A charge or accusation of domestic violence in Illinois may be confusing to you if you have never reacted physically against a member of your household. Your confusion is understandable, as the general term includes a wider range of behaviors than a strict interpretation would suggest.
According to FindLaw, the definition of domestic violence includes physical forms of abuse, such as punching, hitting, slapping, kicking, biting, etc. However, the definition also extends to include abusive patterns of behavior that are nevertheless nonviolent, which can involve the following:
- Emotional abuse: Diminishing the victim’s self-worth through insults and criticism
- Economic abuse: Preventing the victim from earning money and/or restricting access to household funds
- Sexual abuse: Coercing the victim into sexual activity without his or her consent
Furthermore, you do not need to share a residence with the alleged victim of abuse, either presently or in the past, to face a charge of domestic violence. Even if you and the accuser are simply dating, and neither married nor living together, law enforcement may still bring a domestic violence charge due to a pattern of allegedly abusive behavior. Child abuse may fall into the category of domestic violence as well.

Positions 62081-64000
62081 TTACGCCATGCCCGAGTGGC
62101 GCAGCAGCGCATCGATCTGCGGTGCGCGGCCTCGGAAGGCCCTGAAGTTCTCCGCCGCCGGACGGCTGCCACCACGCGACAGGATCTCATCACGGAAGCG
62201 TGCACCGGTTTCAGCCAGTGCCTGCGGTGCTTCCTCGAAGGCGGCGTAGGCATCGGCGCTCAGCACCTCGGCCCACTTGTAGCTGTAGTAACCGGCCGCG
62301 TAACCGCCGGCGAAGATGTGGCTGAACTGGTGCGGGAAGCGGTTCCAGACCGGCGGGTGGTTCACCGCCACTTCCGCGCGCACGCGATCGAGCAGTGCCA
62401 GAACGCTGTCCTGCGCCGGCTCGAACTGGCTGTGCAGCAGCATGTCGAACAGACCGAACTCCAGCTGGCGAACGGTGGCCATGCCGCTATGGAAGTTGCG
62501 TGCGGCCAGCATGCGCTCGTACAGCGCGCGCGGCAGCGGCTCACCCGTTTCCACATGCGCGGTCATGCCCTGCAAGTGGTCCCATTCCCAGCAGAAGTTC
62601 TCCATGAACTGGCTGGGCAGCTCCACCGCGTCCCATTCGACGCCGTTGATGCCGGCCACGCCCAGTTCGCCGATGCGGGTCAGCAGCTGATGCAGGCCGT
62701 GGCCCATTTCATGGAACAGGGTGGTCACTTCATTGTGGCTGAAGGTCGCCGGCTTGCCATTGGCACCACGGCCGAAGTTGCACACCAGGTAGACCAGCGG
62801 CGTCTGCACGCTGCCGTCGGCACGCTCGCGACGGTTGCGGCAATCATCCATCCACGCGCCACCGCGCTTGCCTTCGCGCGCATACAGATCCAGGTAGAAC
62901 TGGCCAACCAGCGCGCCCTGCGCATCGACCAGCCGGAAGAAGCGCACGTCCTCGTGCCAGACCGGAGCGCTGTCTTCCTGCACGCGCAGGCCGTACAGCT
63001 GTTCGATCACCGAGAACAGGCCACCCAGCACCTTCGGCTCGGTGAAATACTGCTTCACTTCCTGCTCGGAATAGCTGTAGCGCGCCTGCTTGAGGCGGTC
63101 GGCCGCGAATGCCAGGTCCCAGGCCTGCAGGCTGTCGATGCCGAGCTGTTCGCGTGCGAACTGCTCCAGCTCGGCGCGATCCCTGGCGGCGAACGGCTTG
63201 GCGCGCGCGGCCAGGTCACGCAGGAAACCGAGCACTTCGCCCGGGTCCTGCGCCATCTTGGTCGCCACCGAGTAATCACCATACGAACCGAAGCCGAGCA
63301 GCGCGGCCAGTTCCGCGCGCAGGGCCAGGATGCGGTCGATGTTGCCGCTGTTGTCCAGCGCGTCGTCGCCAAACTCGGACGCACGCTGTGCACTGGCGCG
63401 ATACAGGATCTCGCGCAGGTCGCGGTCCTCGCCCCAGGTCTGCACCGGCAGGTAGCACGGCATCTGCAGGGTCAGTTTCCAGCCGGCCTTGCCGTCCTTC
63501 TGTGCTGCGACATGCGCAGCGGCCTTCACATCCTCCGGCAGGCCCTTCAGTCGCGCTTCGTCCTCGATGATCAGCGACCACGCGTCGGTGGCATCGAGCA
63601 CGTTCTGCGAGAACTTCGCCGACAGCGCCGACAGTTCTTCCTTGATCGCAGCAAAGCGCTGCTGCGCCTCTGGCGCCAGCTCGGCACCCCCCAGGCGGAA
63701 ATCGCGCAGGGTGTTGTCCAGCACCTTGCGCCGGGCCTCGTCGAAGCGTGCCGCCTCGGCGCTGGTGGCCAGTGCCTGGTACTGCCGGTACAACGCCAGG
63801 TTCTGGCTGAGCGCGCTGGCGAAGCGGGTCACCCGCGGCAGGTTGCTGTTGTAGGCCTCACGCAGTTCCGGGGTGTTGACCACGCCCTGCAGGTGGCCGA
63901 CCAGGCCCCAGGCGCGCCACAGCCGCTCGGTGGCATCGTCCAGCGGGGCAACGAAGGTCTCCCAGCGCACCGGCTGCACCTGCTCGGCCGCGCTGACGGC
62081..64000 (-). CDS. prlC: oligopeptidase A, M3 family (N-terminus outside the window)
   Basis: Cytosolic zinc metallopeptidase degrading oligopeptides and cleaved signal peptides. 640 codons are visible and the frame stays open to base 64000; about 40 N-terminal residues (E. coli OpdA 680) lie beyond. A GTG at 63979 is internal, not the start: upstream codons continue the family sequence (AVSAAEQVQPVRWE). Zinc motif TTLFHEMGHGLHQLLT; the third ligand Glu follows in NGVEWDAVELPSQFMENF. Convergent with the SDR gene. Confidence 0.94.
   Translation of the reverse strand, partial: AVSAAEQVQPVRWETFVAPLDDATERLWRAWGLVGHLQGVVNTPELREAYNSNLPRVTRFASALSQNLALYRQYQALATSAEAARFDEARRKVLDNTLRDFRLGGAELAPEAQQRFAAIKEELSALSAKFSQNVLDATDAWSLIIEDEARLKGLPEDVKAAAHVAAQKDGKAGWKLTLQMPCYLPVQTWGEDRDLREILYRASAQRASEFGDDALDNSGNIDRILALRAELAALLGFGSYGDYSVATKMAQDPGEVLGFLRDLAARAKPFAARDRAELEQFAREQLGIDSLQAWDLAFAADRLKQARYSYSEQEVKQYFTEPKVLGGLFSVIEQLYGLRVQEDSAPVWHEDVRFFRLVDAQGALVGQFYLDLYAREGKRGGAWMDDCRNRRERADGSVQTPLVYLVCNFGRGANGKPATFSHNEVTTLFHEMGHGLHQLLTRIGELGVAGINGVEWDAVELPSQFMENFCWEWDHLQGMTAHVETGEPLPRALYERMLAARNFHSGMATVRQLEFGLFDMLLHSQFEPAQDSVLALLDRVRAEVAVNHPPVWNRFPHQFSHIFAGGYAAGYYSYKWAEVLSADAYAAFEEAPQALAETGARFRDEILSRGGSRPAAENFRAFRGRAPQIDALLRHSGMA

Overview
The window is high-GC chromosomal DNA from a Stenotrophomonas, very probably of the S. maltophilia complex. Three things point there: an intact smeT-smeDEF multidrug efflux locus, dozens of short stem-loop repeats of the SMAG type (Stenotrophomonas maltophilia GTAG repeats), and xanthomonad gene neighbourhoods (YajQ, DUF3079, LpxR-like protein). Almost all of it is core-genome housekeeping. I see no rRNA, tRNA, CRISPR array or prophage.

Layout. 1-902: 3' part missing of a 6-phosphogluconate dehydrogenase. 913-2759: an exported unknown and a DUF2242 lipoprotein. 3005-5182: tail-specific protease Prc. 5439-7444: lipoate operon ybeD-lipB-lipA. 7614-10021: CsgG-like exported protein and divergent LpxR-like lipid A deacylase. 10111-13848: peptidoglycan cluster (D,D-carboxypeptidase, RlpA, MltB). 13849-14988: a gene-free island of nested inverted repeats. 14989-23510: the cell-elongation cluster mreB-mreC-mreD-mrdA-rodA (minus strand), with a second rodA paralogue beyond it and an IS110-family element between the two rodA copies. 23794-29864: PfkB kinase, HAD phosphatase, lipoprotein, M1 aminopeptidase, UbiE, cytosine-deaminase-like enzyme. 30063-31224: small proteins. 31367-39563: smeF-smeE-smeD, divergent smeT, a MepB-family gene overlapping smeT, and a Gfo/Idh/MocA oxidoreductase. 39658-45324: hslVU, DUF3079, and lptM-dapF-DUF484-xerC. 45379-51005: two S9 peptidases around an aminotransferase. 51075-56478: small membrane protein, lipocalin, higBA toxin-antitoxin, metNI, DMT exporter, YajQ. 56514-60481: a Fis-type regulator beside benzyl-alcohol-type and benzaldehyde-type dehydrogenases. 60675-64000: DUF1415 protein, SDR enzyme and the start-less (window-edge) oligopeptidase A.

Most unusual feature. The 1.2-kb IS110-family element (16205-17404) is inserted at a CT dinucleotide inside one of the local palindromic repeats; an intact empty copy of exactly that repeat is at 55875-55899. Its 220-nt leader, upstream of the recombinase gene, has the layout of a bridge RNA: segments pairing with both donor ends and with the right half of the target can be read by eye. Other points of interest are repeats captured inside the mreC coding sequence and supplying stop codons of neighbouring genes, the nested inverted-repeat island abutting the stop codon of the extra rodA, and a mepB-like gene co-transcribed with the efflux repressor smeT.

While there may be an element of domestic violence in cases of murder or rape, the court usually treats these crimes as separate offenses. States vary as to whether or not stalking qualifies as domestic violence; some include it as such, while others regard it distinctly.
Prosecutors often push for harsher sentences for domestic violence in the interest of protecting the alleged victim. Certain circumstances, such as the violation of a restraining order or the presence of child while the alleged abuse was taking place, may also affect the severity of domestic violence charges.
The information in this article is not intended as legal advice but provided for educational purposes only.